Written by Keloni Parks, Reference Librarian, Downtown Main Library
In one of the Main Library’s staff break rooms, there is a picture of Bessie Russell Stone with a caption under it stating that Stone was the first African American Librarian to work for the Public Library of Cincinnati and Hamilton County. However, after researching the Library's African American branches, opens a new window, I found that Stone had multiple predecessors, and the earliest may have been Hattie Walker.
Mrs. Walker was the first head Librarian at the Stowe Branch Library in the West End. Located in the Harriet Beecher Stowe School for Colored Children, the branch opened with the school in 1923. Before becoming a Librarian at the Public Library of Cincinnati and Hamilton County, Mrs. Walker taught night classes at Stowe, and was a school attendance officer.
A Family of Firsts
Originally named Harriet Brown, Mrs. Walker was born in Philadelphia in 1878, to Robert and Anna Brown. Based on information from Wendell Dabney’s Cincinnati’s Colored Citizens from 1926, her father was the first Black policeman in Philadelphia, so Mrs. Walker wasn’t a stranger to firsts!
Mrs. Walker married James Franklin Walker (later known as Rev. J. Franklin Walker), and they had two daughters, Helen and Breta. Between 1900 and 1910, they moved to Cincinnati, likely due to Mr. Walker’s pastoral work, and at one point lived on West Ninth Street, according to the 1910 Census.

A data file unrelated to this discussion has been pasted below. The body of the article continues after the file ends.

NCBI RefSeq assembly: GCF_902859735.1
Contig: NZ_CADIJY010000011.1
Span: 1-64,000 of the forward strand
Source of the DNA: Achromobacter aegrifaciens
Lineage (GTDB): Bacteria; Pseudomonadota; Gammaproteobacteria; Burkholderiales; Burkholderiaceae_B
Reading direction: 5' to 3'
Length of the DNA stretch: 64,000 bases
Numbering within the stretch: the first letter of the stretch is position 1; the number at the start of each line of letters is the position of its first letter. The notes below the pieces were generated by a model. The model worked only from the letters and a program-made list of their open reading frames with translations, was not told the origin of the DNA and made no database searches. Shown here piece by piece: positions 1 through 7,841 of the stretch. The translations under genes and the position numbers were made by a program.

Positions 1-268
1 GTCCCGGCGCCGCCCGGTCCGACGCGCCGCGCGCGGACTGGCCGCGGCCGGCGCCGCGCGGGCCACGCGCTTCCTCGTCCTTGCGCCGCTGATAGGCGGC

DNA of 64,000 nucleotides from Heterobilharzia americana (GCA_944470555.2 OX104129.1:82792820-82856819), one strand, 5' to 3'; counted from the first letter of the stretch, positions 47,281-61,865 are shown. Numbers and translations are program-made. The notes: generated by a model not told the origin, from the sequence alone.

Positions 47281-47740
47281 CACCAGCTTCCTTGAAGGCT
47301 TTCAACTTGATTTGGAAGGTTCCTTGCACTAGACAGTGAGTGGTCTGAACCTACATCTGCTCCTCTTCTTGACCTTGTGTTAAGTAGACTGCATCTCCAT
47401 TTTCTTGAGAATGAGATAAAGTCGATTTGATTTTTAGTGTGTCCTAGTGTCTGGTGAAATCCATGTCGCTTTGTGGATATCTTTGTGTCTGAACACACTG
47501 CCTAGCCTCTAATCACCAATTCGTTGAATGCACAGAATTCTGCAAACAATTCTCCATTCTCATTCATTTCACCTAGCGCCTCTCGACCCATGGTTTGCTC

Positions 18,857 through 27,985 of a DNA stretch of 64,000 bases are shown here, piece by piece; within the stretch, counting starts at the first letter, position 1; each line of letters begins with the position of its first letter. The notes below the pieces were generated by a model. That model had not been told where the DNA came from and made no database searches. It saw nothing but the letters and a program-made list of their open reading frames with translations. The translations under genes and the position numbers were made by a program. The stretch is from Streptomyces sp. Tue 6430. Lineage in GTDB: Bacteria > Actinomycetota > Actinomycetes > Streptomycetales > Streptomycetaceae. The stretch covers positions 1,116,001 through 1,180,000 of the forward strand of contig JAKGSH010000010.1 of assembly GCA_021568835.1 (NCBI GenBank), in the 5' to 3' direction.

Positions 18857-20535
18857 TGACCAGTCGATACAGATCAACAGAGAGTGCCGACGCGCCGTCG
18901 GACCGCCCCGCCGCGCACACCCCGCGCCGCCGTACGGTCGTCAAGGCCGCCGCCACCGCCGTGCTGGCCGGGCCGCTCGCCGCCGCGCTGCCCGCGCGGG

Landmark hiring at the Library
In the December 1922 issue of The Crisis, by the N.A.A.C.P., it was announced that Mrs. Walker was “made a Librarian at the Public Library in Cincinnati”. The Library's annual report from 1922 lists Mrs. Walker as a “Stations Librarian” under the heading “Branch Library Department.” Both Cincinnati’s Colored Citizens and Who’s Who in Colored America, state that Mrs. Walker held the distinction of being the only African American at Cincinnati’s Downtown Main Library.
During her time at the Downtown Main Library, Mrs. Walker may have taken the Library’s training course, and was probably the first African American to do so. Both Cincinnati’s Colored Citizens and Who’s Who in Colored America say that Mrs. Walker studied at the University of Cincinnati. The annual report from 1922 states that one out of three of the training class’ graduates had three years of special college work. It also states that one of the students was trained for the Stowe Branch Library.
As a librarian at the Stowe Branch Library, Mrs. Walker tailored the Library’s collection and services to the predominantly African American community it served. There were pictures of African American educators, sociologists, and scientists hung on the branch’s walls, like Booker T. Washington and George Washington Carver.
Mrs. Walker felt that African American students weren’t informed about the accomplishments of their race, so she curated works by African American authors and about African American history and culture for the branch. Every year, Mrs. Walker helped students further their studies when neighboring schools celebrated “Negro History Week.”
Since many of Stowe’s adult customers migrated from poor areas in the south and weren’t able to attend school, Mrs. Walker also taught reading classes for adult customers.
After serving the Library for 27 years, Mrs. Walker retired in 1948. Upon her retirement, Carl Vitz, the Library’s director at the time, said that Mrs. Walker “made a real contribution to the work of the Library and I believe also to interracial understanding.”
Mrs. Walker died in 1972. She was 94 years old.